HealthLeaders Media HR - July 13, 2009 | SAW Program Builds Employees' Confidence for College
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SAW Program Builds Employees' Confidence for College
John Commins, for HealthLeaders Media

The "School at Work" program wasn't designed specifically for hospitals, it just seems that way. It's hard to imagine a better environment for the program to flourish. Hospitals routinely hire dozens of entry level employees, many of whom crave the opportunity to improve their lives. About 370 hospitals in 41 states have adopted the program, which uses job coaches, mentors, DVD and Internet classes, and traditional workbooks. [Read More]
  July 13, 2009

 
Editor's Picks
The Emotional Cost of Nursing
Nurses cure the sick, heal the wounded, and comfort the dying, but are they doing so at their own cost? Jenny Watts, researcher and psychology PhD student at the University of Leicester in England is studying the emotional toll of nursing. So far, Watts' findings indicate nurses who empathize and identify with their patients can share patients' emotional reactions, thus nurses with highly distressed patients can develop similar symptoms. In addition, dealing with patients' concerns can lead to draining of emotional resources. Such distress can significantly affect nurses' personal and professional lives, resulting in flashbacks of traumatic events, sleeping difficulty, emotional detachment, and increased feelings of work-related dissatisfaction. Watts says one of the major findings of her review implicates age is a predictive factor of distress. Younger, less experienced nurses report greater distress. [Read More]
Not even AARP employees are immune from the sour economy
If your healthcare organization is like the nearly one-in-three other businesses in this country that have had to trim employer contributions to 401(k) accounts, perhaps you can take some solace from this. AARP has announced that it will suspend its 401(k) match for at least nine months. That's definitely man-bites-dog news from an organization that used to be known as the American Association of Retired Persons. Maybe that's why they changed the name. The New York Times cites a recent study by the Grant Thornton compensation and benefits consulting practice, which showed that 29% of employers have altered or intend to alter their 401(k) match this year. Two-thirds of those will eliminate it (often temporarily), 22% will reduce it and 11% will bump it up. If you're keeping track, the Pension Rights Center maintains a list of employers that have downgraded their matches at www.pensionrights.org. [Read More]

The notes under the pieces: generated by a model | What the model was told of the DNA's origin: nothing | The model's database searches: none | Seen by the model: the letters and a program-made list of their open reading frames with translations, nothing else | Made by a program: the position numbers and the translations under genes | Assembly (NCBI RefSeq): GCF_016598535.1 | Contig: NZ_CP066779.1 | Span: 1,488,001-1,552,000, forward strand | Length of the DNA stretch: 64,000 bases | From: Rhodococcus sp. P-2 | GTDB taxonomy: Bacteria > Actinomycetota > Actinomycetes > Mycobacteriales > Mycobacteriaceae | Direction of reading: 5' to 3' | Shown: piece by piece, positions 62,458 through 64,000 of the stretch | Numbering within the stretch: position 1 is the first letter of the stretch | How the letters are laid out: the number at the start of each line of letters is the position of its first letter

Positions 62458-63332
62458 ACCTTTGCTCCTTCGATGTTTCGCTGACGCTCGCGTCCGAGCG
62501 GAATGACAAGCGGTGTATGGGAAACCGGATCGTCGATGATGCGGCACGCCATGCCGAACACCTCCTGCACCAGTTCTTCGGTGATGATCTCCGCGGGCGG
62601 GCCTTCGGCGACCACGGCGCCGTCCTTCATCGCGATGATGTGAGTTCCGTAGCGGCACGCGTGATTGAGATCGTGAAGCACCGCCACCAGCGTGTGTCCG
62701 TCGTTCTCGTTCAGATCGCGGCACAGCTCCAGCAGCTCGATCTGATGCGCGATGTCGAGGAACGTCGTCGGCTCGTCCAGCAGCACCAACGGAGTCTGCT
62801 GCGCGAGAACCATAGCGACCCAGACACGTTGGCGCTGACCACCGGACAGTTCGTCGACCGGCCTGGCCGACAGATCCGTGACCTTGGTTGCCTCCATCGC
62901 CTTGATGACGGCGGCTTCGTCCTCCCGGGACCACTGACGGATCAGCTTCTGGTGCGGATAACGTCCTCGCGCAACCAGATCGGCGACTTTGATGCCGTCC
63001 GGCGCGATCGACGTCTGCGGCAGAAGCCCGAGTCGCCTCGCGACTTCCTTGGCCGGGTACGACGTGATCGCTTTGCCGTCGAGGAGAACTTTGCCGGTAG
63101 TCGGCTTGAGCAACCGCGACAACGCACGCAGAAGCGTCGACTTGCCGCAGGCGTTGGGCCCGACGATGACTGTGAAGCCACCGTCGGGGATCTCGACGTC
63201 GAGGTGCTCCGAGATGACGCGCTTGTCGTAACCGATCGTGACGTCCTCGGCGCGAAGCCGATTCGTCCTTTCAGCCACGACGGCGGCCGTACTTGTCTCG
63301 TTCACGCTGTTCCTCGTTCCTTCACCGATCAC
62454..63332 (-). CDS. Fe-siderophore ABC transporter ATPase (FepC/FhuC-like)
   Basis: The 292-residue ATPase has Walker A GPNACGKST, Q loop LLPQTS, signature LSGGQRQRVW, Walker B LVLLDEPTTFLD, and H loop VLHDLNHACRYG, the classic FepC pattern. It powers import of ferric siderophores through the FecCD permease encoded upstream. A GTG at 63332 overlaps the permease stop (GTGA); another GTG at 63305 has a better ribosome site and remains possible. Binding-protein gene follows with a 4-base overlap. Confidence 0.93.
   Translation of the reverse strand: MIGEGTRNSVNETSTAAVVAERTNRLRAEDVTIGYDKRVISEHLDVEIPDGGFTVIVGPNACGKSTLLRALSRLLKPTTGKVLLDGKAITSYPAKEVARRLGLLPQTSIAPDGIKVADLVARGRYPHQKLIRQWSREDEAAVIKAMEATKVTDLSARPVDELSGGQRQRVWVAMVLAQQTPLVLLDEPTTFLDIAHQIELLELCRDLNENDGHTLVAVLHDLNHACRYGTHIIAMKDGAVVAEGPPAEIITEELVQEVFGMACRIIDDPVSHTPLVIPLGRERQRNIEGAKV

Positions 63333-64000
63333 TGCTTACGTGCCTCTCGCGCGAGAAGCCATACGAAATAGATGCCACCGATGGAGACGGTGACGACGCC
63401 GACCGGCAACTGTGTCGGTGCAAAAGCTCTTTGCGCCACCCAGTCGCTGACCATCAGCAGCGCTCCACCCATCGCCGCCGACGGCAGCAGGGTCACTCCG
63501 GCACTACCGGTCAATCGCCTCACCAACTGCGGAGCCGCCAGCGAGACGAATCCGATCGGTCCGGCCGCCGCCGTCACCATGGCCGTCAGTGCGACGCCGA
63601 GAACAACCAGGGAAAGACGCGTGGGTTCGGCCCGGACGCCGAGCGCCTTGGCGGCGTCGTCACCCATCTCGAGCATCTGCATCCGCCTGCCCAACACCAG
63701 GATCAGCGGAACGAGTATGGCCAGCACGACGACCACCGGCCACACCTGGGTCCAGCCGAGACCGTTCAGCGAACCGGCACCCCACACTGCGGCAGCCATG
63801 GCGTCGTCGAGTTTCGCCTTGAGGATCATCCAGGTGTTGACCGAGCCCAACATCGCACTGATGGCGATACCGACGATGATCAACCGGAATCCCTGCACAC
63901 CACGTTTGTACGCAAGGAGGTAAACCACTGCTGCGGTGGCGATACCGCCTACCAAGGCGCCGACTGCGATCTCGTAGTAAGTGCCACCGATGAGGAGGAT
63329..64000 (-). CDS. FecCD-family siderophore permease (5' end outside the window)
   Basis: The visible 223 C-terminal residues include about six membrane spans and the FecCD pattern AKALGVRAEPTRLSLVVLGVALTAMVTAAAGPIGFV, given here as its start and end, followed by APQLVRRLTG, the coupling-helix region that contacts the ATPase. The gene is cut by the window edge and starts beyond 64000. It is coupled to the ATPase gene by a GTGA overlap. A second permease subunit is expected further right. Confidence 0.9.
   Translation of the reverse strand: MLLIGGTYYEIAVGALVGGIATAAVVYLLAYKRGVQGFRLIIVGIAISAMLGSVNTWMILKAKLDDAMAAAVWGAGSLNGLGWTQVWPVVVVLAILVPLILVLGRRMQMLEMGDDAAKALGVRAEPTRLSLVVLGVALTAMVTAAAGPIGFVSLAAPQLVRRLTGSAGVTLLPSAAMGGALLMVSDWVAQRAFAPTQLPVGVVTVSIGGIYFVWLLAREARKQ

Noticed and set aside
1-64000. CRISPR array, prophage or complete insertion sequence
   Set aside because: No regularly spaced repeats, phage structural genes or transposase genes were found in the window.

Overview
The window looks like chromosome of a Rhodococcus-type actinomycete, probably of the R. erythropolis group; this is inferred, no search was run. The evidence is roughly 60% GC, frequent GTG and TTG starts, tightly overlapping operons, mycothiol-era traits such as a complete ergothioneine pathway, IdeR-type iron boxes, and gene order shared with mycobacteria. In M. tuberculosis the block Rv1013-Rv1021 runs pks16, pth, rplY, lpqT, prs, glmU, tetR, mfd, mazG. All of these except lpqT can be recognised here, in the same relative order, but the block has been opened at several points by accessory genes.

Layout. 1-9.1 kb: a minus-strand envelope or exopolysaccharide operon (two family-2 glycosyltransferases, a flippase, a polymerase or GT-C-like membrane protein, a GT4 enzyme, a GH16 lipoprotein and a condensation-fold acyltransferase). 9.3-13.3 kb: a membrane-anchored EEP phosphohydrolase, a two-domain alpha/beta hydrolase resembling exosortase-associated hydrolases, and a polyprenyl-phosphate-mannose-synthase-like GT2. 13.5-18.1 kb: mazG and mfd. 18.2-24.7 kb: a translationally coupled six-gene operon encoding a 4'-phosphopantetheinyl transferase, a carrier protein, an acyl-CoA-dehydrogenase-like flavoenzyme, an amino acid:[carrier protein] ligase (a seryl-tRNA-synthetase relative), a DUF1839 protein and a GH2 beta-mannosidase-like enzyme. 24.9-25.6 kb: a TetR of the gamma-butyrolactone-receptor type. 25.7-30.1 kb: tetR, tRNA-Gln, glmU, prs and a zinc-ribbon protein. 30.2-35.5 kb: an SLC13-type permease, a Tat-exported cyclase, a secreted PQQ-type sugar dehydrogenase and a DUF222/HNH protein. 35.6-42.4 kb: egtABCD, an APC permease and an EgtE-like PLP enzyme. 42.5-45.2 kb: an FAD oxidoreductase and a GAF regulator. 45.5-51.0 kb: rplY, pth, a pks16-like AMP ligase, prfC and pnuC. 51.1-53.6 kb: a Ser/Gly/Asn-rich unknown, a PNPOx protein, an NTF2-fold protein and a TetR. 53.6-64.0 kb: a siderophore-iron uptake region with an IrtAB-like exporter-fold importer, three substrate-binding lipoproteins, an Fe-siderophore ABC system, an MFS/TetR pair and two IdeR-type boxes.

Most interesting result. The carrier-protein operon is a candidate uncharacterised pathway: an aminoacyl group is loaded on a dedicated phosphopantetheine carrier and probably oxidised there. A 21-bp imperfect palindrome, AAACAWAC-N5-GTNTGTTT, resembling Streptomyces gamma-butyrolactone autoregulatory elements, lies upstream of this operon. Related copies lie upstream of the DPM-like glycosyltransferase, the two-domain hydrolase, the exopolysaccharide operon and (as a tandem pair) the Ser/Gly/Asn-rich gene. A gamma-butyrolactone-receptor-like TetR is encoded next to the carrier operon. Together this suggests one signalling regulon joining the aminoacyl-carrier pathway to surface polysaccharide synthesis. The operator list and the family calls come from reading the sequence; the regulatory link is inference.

Healthcare jobs remain a bright spot in dark economy
Healthcare continues to be one of the few bright spots in the Atlanta area, according to the Atlanta Journal-Constitution. A year-and-a-half into a recession, with metro Atlanta's unemployment rate at 9.6% and still climbing, the paper reports that hiring continues in healthcare. Hospitals, nursing homes, medical agencies and even schools continue to need workers with the right skills—and administrative help to support them. In the past year, the private sector in metro Atlanta has bled 137,700 jobs—including 16,800 in retail, 28,700 in administrative support, and more than 30,000 in construction. Healthcare added 5,000 jobs. Ambulatory care was up 2,300 jobs and hospital payrolls expanded by 1,500. [Read More]
Executives on the Move
FRISCO, TX: Thomason named CEO of Tenet's Centennial MC
Tenet Healthcare Corp. has appointed Joe Thomason as CEO of Tenet's Centennial Medical Center, a 118-bed acute care hospital in Frisco, TX. Thomason, 49, has served as the hospital's interim CEO since March. Thomason recently served as CEO of RHD Memorial Medical Center in Dallas and Brownsville Medical Center in Brownsville, Texas. Before that, he was COO for Sierra Medical Center, a 354-bed acute care hospital in El Paso, TX. [Read More]